I was in a home this month that was such a health hazard that it presented an abuse and neglect situation for the young children living there.  There was no food available, rotting fast food on the floor and animal droppings everywhere.   Because I am mandated to report such abuse and neglect, in the interest of the children, I made an official report to the Department of Children Services.   

>>>>>> Green Tomatoes were offered to many Winfield Families for fried green tomatoes.   Many families contacted me through the local internet Winfield Recycle program and were able to gather a selection from my bumper crop.

>>>>>> May I wish you a wonderful November and a very happy Thanksgiving.    There are many low income people that look forward to the Thanksgiving meals provided by the community and churches.   Let us keep in mind we are giving thanks to God for His abundant bounty and for the love of friends and family.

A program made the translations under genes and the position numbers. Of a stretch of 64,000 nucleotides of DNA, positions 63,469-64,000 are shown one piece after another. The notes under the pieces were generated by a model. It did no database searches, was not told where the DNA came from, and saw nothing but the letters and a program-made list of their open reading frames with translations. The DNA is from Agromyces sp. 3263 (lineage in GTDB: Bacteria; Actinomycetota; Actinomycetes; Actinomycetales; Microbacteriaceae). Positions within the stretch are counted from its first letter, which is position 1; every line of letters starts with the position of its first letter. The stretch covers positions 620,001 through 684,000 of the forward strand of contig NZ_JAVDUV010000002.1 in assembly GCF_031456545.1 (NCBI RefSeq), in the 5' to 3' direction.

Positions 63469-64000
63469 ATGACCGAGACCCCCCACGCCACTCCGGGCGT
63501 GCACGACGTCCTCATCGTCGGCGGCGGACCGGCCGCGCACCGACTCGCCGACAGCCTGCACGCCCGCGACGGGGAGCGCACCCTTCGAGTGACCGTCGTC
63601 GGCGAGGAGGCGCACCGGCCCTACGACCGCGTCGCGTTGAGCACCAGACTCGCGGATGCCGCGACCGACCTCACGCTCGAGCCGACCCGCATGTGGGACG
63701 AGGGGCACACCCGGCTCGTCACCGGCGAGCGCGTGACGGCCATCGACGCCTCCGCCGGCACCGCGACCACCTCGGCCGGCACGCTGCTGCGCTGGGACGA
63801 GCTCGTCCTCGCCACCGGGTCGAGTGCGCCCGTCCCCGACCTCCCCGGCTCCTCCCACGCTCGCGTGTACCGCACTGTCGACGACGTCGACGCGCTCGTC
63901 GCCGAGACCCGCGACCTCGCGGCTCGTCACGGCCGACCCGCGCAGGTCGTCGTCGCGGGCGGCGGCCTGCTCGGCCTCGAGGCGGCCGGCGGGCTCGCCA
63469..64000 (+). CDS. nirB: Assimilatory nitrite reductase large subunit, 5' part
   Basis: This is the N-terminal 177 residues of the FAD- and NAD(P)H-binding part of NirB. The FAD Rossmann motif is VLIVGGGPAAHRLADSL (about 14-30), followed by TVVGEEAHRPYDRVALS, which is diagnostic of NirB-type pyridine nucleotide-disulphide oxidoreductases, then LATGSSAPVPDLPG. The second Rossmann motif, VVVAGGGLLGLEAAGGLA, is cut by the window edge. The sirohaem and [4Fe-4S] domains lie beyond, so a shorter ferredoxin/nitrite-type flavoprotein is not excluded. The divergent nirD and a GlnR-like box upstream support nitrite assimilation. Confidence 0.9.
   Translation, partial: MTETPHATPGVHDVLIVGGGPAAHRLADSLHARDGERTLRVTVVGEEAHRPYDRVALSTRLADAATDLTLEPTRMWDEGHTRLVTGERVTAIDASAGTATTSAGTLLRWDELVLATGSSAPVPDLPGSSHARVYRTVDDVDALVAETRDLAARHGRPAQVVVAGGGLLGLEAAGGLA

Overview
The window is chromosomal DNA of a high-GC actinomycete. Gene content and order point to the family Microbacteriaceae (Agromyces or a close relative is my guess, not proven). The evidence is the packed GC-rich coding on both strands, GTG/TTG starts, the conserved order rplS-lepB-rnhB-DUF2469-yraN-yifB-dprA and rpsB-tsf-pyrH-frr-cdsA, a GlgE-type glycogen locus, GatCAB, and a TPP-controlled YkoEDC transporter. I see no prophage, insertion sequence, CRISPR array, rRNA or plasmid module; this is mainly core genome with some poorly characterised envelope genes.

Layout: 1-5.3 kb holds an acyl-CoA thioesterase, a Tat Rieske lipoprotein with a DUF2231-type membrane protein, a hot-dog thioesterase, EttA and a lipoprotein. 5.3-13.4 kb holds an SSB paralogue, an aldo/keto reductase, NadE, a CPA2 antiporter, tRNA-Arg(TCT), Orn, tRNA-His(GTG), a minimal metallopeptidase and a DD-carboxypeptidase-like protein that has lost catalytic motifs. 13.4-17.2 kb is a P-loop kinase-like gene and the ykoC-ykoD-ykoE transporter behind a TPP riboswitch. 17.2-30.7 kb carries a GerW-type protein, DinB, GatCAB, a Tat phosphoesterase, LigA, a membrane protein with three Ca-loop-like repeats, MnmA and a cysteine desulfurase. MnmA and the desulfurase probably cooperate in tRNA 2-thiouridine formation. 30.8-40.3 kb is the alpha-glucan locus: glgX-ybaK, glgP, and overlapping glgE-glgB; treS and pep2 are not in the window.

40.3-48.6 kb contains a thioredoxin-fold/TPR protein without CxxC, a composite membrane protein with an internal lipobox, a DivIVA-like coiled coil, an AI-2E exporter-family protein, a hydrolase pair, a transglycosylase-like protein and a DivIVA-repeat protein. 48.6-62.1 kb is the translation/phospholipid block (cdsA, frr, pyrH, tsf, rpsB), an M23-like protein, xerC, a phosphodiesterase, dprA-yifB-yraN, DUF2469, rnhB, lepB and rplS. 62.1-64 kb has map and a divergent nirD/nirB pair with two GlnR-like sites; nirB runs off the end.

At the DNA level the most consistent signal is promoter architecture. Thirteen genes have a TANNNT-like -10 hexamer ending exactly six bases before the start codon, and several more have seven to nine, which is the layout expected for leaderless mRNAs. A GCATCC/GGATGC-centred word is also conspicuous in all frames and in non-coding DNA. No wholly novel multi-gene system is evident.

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Bass Baptist HospitalEarly in the year 1970 I was living in Enid, Oklahoma, working at Bass Baptist Hospital as an orderly.    I had been attending the Phillips Graduate Seminary in that city while working as a social worker at the Enid State School.   I was in  transition as I awaited transfer to St. Paul School of Theology in Kansas City.   So, that summer, I rented a cheap apartment and began working at the hospital.   I dearly love that kind of work as it is my opportunity to be nurturing and share my caring side with patients in need.   I lived only two blocks from my work, so I would walk each day.   Some very significant things happened to me while employed there…….things I had never dreamed of being a part of my experience.   First of all, I was assigned to help a doctor with a patient who was administered electro-shock therapy.   It looked somewhat barbaric, but that particular doctor chose to use it on a severely troubled female patient.   In another instance, I was working the floor and saw nurses and nurse-aids rushing to a very large, stout, gentleman’s room.   He had just been served his tray and became choked on some green beans.   The nurses were trying to pound on his back to dislodge the beans but was having no success.   By the time I arrived in the room, everyone was gathered around the bed with the patient turning a shade of blue.    One female staff person spoke out,  “Well I am afraid we have lost him.”   The gentleman was not well kept and in fact was not someone the female staff wanted to get too involved with as he was large and showed signs of a rough life.   Upon hearing this comment, even though I was just an orderly,  I pushed aside the women working on him……sat him up and pounded on his back a couple good times.   It did no good.    Being the large fellow I am, I then moved this large patient in a position where his head  was down below the edge of the bed and continued pounding on his back.   That failed also.   I then put him back upon the bed lying on his back and immediately started mouth to mouth resuscitation.   After a few breaths, the gentleman coughed green beans into my mouth……I spit them out and continued giving him mouth to mouth aid until he was breathing on his own.   The nurses were astonished I was able to save his life.   The next day, I was given high compliments by the patients doctor because I took these life saving actions.